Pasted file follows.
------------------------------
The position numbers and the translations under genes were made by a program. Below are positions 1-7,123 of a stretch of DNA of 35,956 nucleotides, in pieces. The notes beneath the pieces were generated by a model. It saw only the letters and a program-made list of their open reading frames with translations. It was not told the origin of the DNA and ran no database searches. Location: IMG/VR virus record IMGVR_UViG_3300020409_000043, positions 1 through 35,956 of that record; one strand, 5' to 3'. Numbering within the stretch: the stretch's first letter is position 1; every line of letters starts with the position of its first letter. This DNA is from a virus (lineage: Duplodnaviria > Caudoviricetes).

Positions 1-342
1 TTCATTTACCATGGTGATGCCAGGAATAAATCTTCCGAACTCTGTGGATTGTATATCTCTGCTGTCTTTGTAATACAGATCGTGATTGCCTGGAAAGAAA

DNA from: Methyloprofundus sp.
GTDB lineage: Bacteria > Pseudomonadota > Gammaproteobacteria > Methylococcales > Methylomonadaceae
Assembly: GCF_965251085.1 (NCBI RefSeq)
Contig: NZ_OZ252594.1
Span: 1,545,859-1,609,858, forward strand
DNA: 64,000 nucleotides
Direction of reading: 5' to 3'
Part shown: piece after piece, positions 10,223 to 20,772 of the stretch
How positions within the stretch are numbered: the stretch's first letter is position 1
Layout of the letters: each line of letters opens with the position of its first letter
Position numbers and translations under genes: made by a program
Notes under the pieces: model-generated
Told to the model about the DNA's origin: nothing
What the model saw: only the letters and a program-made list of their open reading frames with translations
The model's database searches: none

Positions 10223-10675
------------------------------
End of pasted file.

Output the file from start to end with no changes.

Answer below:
The position numbers and the translations under genes were made by a program. Below are positions 1-7,123 of a stretch of DNA of 35,956 nucleotides, in pieces. The notes beneath the pieces were generated by a model. It saw only the letters and a program-made list of their open reading frames with translations. It was not told the origin of the DNA and ran no database searches. Location: IMG/VR virus record IMGVR_UViG_3300020409_000043, positions 1 through 35,956 of that record; one strand, 5' to 3'. Numbering within the stretch: the stretch's first letter is position 1; every line of letters starts with the position of its first letter. This DNA is from a virus (lineage: Duplodnaviria > Caudoviricetes).

Positions 1-342
1 TTCATTTACCATGGTGATGCCAGGAATAAATCTTCCGAACTCTGTGGATTGTATATCTCTGCTGTCTTTGTAATACAGATCGTGATTGCCTGGAAAGAAA

DNA from: Methyloprofundus sp.
GTDB lineage: Bacteria > Pseudomonadota > Gammaproteobacteria > Methylococcales > Methylomonadaceae
Assembly: GCF_965251085.1 (NCBI RefSeq)
Contig: NZ_OZ252594.1
Span: 1,545,859-1,609,858, forward strand
DNA: 64,000 nucleotides
Direction of reading: 5' to 3'
Part shown: piece after piece, positions 10,223 to 20,772 of the stretch
How positions within the stretch are numbered: the stretch's first letter is position 1
Layout of the letters: each line of letters opens with the position of its first letter
Position numbers and translations under genes: made by a program
Notes under the pieces: model-generated
Told to the model about the DNA's origin: nothing
What the model saw: only the letters and a program-made list of their open reading frames with translations
The model's database searches: none

Positions 10223-10675